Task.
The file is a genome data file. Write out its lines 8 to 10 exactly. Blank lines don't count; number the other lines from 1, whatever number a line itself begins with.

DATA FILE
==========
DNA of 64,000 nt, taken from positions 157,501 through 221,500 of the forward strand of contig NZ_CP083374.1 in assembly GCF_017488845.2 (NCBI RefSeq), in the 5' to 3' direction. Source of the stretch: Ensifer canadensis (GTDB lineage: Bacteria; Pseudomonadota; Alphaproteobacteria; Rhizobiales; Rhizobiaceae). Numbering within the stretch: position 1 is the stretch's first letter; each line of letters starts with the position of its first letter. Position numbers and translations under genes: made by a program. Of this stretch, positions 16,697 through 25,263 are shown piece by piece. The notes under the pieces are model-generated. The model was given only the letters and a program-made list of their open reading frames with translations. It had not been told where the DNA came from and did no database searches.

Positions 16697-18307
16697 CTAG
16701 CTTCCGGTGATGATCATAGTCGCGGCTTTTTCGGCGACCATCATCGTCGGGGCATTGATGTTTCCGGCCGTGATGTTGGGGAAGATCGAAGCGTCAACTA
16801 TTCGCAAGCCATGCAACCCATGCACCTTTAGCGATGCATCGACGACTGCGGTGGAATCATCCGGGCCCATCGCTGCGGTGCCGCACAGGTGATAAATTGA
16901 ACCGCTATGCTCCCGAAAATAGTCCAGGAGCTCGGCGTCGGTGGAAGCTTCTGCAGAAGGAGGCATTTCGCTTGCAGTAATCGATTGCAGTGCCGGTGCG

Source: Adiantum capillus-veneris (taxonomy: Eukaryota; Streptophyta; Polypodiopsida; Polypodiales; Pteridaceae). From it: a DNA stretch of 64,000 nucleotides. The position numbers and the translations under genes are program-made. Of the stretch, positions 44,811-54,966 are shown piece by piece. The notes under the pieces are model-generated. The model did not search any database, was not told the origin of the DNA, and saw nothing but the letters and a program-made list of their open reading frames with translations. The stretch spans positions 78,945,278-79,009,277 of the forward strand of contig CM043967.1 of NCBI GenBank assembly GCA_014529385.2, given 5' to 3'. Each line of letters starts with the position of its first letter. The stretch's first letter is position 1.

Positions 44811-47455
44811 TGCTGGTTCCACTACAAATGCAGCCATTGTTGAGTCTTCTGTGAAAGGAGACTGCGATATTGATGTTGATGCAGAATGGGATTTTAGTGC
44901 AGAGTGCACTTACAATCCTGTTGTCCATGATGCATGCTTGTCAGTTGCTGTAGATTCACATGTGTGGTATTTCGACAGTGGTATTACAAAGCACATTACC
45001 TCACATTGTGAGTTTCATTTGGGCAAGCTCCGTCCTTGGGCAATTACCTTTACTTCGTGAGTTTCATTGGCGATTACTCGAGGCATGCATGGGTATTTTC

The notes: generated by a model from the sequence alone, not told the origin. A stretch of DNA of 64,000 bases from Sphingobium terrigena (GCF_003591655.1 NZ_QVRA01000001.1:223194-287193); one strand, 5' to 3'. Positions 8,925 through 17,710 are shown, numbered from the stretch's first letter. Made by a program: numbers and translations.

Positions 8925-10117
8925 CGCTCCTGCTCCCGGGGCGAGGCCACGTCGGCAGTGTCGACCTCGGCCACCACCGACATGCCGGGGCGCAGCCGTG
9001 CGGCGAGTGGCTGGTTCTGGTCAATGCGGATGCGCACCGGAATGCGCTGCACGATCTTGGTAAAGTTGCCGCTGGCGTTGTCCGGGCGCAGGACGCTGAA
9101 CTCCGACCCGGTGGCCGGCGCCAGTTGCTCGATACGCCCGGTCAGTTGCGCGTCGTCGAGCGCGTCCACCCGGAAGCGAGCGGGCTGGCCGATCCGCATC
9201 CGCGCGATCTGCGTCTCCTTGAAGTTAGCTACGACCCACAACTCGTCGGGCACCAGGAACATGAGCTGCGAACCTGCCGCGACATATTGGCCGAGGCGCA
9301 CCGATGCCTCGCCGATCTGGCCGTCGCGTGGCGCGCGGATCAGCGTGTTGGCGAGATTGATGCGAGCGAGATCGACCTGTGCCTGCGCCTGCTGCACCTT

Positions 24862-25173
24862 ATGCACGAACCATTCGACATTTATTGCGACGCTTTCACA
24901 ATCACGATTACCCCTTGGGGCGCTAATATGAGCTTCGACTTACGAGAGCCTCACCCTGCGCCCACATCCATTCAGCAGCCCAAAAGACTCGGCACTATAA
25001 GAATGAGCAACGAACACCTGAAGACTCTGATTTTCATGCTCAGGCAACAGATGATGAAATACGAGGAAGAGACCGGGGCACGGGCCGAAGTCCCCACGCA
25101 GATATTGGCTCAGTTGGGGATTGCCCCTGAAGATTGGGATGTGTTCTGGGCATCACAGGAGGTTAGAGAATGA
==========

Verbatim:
Positions 44811-47455
44811 TGCTGGTTCCACTACAAATGCAGCCATTGTTGAGTCTTCTGTGAAAGGAGACTGCGATATTGATGTTGATGCAGAATGGGATTTTAGTGC
44901 AGAGTGCACTTACAATCCTGTTGTCCATGATGCATGCTTGTCAGTTGCTGTAGATTCACATGTGTGGTATTTCGACAGTGGTATTACAAAGCACATTACC